Topic: Sicily

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🔗 Graham Island (Sicily)

🔗 Volcanoes 🔗 Islands 🔗 Sicily 🔗 Seamounts

Graham Island (also Graham Bank or Graham Shoal; Italian: Isola Ferdinandea) is a submerged volcanic island in the Mediterranean Sea. It was discovered when it last appeared on 1 August 1831 by Humphrey Fleming Senhouse, the captain of the first rate Royal Navy ship of the line St Vincent and named after Sir James Graham, the First Lord of the Admiralty. It was claimed by the United Kingdom. It forms part of the underwater volcano Empedocles, 30 km (19 mi) south of Sicily, and which is one of a number of submarine volcanoes known as the Campi Flegrei del Mar di Sicilia. Seamount eruptions have raised it above sea level several times before erosion submerged it again.

When it last rose above sea level after erupting in 1831, a four-way dispute over its sovereignty began, which was still unresolved when it disappeared beneath the waves again in early 1832. During its brief life, French geologist Constant Prévost was on hand, accompanied by an artist, to witness it in July 1831; he named it Île Julia, for its July appearance, and reported in the Bulletin de la Société Géologique de France. Some observers at the time wondered if a chain of mountains would spring up, linking Sicily to Tunisia and thus upsetting the geopolitics of the region. It showed signs of volcanic activity in 2000 and 2002, forecasting a possible appearance; however, as of 2016 it remains 6 m (20 ft) under sea level.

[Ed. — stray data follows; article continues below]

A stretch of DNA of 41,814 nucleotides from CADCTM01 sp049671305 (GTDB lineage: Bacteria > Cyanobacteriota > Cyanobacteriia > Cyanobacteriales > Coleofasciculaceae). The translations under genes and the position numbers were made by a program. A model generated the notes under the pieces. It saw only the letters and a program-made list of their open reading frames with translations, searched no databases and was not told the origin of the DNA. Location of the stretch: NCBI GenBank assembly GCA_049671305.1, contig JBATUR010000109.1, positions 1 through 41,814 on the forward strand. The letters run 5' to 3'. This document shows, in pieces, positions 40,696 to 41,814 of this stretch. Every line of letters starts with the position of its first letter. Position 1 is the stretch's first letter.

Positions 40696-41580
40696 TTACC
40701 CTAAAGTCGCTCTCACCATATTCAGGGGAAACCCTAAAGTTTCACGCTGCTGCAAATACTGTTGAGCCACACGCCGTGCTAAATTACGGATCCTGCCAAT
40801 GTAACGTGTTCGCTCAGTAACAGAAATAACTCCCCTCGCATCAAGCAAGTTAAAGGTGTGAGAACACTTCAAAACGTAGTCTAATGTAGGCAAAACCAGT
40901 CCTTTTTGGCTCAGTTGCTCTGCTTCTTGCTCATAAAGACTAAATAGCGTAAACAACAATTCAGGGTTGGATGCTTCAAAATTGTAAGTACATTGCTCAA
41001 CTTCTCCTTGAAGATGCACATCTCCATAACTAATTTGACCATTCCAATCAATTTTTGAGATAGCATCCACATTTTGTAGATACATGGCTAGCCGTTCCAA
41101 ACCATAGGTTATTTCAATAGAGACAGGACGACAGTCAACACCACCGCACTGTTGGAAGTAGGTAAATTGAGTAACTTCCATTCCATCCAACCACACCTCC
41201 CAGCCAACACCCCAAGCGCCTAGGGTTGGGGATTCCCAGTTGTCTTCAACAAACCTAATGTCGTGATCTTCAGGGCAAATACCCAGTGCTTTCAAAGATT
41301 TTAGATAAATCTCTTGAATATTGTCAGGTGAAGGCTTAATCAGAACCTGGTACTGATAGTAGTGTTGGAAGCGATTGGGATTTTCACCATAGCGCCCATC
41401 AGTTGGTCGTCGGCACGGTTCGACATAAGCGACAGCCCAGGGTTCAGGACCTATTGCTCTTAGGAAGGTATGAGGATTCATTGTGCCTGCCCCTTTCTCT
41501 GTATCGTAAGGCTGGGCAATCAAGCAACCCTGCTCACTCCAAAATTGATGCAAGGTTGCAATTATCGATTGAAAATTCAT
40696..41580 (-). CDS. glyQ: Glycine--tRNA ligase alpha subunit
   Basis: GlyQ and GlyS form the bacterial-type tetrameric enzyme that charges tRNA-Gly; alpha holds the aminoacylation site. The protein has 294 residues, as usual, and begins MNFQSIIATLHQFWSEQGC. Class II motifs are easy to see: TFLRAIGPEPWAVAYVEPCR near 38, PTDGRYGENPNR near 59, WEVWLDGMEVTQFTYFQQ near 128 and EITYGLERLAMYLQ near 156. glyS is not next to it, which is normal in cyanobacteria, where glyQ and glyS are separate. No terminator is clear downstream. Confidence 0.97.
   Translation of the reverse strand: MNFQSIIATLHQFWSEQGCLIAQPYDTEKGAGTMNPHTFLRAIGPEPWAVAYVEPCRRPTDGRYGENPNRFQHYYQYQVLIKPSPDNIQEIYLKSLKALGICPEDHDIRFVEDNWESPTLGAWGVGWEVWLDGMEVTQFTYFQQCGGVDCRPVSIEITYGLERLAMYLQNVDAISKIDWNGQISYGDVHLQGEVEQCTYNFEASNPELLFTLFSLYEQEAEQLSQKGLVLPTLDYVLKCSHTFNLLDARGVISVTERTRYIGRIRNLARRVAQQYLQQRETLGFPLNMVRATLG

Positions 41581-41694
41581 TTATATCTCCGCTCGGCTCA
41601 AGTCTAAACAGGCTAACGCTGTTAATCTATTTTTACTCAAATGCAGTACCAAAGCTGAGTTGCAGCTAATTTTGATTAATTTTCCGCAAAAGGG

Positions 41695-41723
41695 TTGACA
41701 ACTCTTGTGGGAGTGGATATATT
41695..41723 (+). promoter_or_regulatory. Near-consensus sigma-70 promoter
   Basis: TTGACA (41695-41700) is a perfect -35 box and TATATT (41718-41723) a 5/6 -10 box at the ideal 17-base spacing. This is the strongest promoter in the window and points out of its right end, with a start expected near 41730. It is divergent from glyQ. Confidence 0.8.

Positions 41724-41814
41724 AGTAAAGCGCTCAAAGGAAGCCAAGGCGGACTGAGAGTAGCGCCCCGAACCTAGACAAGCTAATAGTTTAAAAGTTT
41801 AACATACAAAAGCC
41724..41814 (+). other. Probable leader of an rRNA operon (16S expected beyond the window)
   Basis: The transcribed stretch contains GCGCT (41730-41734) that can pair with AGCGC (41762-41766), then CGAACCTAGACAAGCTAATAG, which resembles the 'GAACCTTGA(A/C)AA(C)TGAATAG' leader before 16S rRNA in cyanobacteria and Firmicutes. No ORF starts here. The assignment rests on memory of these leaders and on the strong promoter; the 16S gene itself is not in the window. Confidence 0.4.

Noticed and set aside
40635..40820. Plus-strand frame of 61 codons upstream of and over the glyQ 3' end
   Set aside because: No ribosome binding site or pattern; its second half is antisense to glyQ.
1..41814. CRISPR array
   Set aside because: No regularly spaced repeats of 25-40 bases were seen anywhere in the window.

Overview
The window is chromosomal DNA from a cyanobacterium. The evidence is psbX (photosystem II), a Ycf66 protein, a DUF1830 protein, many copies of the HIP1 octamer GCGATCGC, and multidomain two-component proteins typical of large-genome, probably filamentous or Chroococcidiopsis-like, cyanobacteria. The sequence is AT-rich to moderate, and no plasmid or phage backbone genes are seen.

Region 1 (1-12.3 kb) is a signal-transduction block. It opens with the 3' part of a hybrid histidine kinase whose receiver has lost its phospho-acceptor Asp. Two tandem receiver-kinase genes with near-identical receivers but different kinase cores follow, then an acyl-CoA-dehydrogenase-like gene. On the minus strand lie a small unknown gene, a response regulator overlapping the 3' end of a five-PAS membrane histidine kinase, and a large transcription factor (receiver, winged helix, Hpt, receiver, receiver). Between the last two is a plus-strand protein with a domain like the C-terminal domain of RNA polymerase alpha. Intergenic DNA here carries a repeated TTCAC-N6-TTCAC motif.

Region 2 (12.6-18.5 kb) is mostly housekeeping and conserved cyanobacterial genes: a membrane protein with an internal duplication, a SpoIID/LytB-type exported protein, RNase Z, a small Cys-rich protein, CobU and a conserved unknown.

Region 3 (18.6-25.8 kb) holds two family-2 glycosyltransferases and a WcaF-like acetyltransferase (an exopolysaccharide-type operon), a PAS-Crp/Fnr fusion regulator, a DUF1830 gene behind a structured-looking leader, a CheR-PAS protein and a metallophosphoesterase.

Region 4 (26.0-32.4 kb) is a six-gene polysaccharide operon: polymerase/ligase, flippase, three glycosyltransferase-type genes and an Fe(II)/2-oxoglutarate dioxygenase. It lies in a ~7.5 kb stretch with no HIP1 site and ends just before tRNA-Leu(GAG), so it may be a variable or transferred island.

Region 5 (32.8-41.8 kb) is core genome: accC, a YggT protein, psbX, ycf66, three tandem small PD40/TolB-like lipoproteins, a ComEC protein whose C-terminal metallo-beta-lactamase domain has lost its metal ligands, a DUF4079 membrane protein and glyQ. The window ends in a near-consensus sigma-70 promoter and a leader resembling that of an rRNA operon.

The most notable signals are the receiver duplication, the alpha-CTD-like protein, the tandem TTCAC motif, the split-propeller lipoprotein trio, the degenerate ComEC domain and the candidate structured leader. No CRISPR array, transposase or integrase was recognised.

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🔗 Norman-Arab-Byzantine Culture

🔗 Greece 🔗 Middle Ages 🔗 Middle Ages/History 🔗 Sicily 🔗 Greece/Byzantine world 🔗 Normandy

The term Norman–Arab–Byzantine culture, Norman–Sicilian culture or, less inclusively, Norman–Arab culture, (sometimes referred to as the "Arab-Norman civilization") refers to the interaction of the Norman, Byzantine Greek, Latin, and Arab cultures following the Norman conquest of the former Emirate of Sicily and North Africa from 1061 to around 1250. The civilization resulted from numerous exchanges in the cultural and scientific fields, based on the tolerance shown by the Normans towards the Latin- and Greek-speaking Christian populations and the former Arab Muslim settlers. As a result, Sicily under the Normans became a crossroad for the interaction between the Norman and Latin Catholic, Byzantine–Orthodox, and Arab–Islamic cultures.

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